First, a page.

10 Things to Leave Behind During Your Midsummer Trip

By Jennifer Holder on 5 July 2016 0 comments

With the price of travel going up and the amount of luggage you can carry going down, packing can no longer be a last-minute activity. Spend time making sure you don't bring anything you don't need. When I traveled home for a month after spending a year in New Zealand, I only had a backpack, which contained everything I needed — including a first aid kit.

Here are some obvious (and not so obvious) items to leave at home when you head out of town. (See also: 14 Useful Items Hotels Usually Provide for Free)

1. Coffee/Tea/Coffee Maker

Almost everywhere you go, whether it be a hotel or an Airbnb, will likely have coffee, tea, and something to make it in. If you're going for an Airbnb or VRBO, make sure to check the description or send a message to the owner to see what is available.

2. Towels

Unless you're in Hitchhikers Guide to the Galaxy, you don't need a towel when you travel. Make sure towels are provided ahead of time, as some hostels don't provide them. A friend and I didn't make sure we had enough towels when we went to Paris and we had to use hand towels. Check ahead!

3. Full-Sized Toiletries

Don't bring full-sized toiletries with you, because you absolutely don't need them. The 3-oz. rule is applicable only for carry-ons, but you should implement it either way. Buy a small refillable bottle that you can use over and over. I have one for every toiletry and refill it whenever I need to. Make sure they're labeled though. I have been known to style my hair with face wash.

4. Hair Dryers and Irons

Hair dryers and irons are usually provided in hotels and most other rental places. If you can't find them in your room, call down to the front desk. While you're at it, they also usually have toothpaste, toothbrushes, sewing kits, and a myriad of other things you might've forgotten.

5. Full-Sized Pillows

There is absolutely no need for a full-sized pillow on a trip, and even most hostels will provide these. Pillows can be cumbersome and difficult to stuff into a bag. Again, make sure to check a website or call the place you're staying to make sure a pillow is available. I don't even travel with my travel pillow anymore, because besides the during plane ride, I don't use it.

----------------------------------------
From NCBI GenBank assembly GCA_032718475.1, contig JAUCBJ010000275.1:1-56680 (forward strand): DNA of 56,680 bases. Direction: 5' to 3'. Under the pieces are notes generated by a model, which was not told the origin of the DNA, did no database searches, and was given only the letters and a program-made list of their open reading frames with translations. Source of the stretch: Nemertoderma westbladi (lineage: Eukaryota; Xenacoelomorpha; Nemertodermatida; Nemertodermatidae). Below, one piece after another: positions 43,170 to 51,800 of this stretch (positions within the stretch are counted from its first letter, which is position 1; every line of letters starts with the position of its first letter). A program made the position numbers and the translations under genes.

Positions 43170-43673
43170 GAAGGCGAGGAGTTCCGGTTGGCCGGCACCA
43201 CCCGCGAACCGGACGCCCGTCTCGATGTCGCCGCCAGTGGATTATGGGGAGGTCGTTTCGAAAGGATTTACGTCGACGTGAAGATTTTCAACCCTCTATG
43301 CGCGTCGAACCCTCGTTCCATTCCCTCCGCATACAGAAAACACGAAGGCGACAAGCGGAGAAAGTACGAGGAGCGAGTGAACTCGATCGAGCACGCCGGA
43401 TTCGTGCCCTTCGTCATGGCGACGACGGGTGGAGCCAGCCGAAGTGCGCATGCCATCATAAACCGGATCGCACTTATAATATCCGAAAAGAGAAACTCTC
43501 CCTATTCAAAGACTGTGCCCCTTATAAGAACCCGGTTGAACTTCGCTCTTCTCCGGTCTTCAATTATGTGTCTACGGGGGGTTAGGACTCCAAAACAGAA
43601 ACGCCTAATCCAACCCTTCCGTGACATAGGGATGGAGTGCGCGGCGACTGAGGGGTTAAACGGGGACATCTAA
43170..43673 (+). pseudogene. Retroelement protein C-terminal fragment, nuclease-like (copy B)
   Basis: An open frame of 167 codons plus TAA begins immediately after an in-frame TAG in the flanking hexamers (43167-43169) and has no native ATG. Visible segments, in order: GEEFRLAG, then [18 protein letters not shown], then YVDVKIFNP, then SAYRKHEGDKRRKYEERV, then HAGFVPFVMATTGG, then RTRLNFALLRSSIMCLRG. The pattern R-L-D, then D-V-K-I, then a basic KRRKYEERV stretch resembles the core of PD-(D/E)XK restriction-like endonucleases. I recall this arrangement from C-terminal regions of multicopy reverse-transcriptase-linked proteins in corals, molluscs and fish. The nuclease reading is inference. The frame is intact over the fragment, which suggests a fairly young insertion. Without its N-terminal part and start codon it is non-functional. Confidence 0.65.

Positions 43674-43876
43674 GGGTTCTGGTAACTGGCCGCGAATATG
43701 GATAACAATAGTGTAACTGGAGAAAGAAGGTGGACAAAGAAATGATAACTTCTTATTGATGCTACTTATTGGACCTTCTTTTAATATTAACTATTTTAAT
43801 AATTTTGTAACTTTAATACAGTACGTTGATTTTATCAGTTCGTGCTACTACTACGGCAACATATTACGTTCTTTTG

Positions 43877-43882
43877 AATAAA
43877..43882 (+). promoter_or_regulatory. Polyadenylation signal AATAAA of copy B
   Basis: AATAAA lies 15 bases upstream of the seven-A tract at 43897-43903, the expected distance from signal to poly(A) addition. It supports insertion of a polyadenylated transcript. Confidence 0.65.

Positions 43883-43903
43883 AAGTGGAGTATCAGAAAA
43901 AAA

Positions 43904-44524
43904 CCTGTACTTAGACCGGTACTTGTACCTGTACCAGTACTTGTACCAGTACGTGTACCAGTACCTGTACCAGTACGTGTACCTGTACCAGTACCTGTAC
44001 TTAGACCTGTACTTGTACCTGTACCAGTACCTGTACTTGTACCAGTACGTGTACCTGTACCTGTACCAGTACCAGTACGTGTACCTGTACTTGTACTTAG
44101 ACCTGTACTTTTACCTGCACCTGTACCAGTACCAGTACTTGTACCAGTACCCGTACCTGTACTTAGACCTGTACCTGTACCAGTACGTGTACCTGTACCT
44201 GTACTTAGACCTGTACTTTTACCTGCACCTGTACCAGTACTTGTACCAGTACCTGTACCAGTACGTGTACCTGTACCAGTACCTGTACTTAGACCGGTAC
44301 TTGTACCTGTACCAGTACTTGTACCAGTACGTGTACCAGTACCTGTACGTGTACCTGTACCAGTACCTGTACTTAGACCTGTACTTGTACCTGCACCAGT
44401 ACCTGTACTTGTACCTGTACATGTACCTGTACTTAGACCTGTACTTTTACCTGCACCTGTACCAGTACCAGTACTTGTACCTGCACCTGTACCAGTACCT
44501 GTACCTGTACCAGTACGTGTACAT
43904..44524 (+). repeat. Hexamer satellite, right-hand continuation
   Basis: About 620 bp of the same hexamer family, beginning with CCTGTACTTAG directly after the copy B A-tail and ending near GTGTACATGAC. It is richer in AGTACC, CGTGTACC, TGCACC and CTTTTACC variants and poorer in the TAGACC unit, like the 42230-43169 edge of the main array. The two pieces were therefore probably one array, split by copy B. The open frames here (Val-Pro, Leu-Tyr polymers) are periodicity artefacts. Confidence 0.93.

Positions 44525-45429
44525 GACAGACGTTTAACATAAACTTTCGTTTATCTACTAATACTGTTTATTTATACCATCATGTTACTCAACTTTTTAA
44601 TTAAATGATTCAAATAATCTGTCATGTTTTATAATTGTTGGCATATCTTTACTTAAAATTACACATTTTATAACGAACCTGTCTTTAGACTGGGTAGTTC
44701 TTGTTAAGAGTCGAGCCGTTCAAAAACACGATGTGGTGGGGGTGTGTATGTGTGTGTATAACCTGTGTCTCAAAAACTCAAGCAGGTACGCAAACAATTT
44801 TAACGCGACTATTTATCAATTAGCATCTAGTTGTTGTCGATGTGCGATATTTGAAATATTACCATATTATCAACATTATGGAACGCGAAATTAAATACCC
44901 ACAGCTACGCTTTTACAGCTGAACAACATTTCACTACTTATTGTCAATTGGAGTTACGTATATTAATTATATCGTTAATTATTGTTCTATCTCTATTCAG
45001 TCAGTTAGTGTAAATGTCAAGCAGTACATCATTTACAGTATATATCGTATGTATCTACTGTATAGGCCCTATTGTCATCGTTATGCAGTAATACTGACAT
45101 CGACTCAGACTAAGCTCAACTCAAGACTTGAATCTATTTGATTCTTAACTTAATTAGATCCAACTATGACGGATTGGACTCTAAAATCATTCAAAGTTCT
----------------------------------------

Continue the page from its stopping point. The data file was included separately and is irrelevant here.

6. Workout Clothes

Unless you actually plan on working out, bringing an extra pair of sneakers, socks, and workout clothes just takes up room in your bag. I've taken these multiple times on business trips and I've only used them once. In general, make sure you're only taking what you need or that you'll actually use what you take.

7. Uncomfortable Shoes

Unless you're in a wedding or attending a gala, taking uncomfortable shoes on a trip makes no sense. There are plenty of cute, comfortable options besides the four inch heels you were thinking about taking. Plan ahead and make sure you won't need them, and if not, leave them in your closet.

8. Speakers

Most hotels provide bluetooth or iPhone speakers, so you don't need to bring your own. If you're traveling to a hostel, having speakers can be rude because of thin walls and shared rooms. Check with your Airbnb and VRBO host to see if they have speakers. Taking an audio cord isn't a bad idea though, as sometimes I've noticed the speakers in my hotel room only work with the first version of the iPhone.

9. Expensive Items

Be it jewelry, bags, or computers — don't pack anything you don't actually need. Not only do you have the chance to lose them, but someone might steal them from your room. The most recent Powerball winners from Tennessee took their winning ticket all the way to the Today Show in New York before cashing it in back in Tennessee. Don't do that.

10. Credit Cards, Social Security Cards, or Other Important Documents

If you're not traveling abroad, don't take your passport. If you don't need your work credit card, don't take it. There should be no real reason to have your Social Security card or birth certificate on you. The reason to not take these items is simple: Replacing them can be a nightmare.

What do you leave at home when you travel?

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